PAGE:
The Daily Telegraph’s chief foreign correspondent, Colin Freeman, who was kidnapped by Somali pirates while on assignment and threatened with execution, is among those being made redundant in a fresh round of cuts to editorial staff.
Also understood to be going are deputy editor Liz Hunt, feature writer Harry Wallop, Middle East editor Richard Spencer, Asia correspondent Phil Sherwell, home affairs correspondent David Barrett and head of arts Andrew Pettie.
Staff on the picture desk have also been targeted for redundancy in what is is understood to be a cull of at least a dozen staff.
An inside source told Press Gazette they believed the Telegraph worked hard to secure the release of Freeman (pictured) who he said had “put his life on the line numerous times for the company”. Freeman was captured alongside Spanish photographer José Cendon while looking into kidnappings by Somali pirates in 2008. He wrote a book on his ordeal titled Kidnapped: Life As A Somali Pirate Hostage.
The source said the cull of “middle ranking journalists” was weakening the guiding hand on trainees and that “the [company’s] capability to do quality journalism is being put at risk”.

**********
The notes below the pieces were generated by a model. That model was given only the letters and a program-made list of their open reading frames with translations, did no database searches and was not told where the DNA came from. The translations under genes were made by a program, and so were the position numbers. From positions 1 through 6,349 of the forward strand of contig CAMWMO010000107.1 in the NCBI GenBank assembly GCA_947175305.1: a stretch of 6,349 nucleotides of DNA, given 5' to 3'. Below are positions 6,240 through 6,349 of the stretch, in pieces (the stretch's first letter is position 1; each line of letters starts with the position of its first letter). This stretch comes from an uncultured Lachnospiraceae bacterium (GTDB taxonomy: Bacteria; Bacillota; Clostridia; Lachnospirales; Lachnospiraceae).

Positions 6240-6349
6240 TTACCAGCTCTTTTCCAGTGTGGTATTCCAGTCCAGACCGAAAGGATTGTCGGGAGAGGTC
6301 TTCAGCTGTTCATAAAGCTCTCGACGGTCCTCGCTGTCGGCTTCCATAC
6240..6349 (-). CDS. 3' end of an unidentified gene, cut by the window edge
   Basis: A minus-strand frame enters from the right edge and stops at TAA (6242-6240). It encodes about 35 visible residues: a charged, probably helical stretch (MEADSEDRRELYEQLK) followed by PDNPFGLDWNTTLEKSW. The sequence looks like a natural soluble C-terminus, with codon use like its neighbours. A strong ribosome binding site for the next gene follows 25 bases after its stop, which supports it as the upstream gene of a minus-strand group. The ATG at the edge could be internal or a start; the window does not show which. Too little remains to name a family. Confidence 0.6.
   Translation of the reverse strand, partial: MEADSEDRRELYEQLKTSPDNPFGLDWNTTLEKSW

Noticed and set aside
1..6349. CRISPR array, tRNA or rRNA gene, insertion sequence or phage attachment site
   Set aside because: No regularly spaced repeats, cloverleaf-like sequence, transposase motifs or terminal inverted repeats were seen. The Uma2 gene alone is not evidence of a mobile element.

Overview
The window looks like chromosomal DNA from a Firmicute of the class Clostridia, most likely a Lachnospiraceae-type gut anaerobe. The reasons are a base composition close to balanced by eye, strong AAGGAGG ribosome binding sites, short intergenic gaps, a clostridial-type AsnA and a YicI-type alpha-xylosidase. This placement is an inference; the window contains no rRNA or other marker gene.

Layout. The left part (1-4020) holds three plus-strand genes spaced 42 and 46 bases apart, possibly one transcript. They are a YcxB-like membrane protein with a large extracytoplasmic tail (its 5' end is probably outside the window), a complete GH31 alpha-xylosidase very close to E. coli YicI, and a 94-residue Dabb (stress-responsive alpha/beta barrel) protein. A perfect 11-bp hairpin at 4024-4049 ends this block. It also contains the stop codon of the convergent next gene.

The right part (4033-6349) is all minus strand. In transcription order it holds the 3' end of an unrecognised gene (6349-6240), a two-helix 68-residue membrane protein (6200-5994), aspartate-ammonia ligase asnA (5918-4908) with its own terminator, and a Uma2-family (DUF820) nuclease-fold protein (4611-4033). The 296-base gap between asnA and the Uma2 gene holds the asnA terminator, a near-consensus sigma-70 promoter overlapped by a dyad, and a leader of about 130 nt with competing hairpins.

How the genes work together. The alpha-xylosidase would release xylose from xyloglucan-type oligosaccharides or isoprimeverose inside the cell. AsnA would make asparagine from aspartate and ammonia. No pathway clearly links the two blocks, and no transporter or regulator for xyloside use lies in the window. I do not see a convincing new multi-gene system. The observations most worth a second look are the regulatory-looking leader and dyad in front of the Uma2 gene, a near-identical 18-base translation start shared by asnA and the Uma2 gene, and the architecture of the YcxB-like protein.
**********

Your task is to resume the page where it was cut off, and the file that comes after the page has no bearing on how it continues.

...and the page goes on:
The jobs cull comes after professional services firm Deloitte carried out a strategic review into the Daily and Sunday Telegraph’s parent company Telegraph Media Group that resulted in a an email being sent to staff on Monday announcing a new culture of “smart working”.
Among changes being proposed to staff was an enhancement of the company’s graduate scheme, more pay for “top talent”, the introduction of hot-desking and the closure of the staff canteen.
Telegraph Media Group claims to employ more than 500 journalists.
“Everyone has known [redundancies] have been on the cards since Deloitte came in to do their review,” said the source.
“The only outcome of a strategic review is job losses. These reviews never suggest hiring more people. It fits with the company’s policy of getting lower paid graduate trainees to do as many jobs as possible that are currently done by middle ranking and middle pay-bracket journalists.
“They have indicated that the key people – as they described them – would get paid more to retain them and it looks like the middle bracket is being cleared out to make room for trainees to come in.”
But they added: “It’s all very well having trainees doing these jobs, but I think what’s being underestimated is the mentoring role that more experienced journalists play on an hourly and daily basis to trainees.
“Some of them are extremely capable and extremely promising but they are sometimes writing their very first stories when they come to the Telegraph.
“I think the guiding hand on the trainees is being weakened and the capability to do quality journalism is being put at risk.”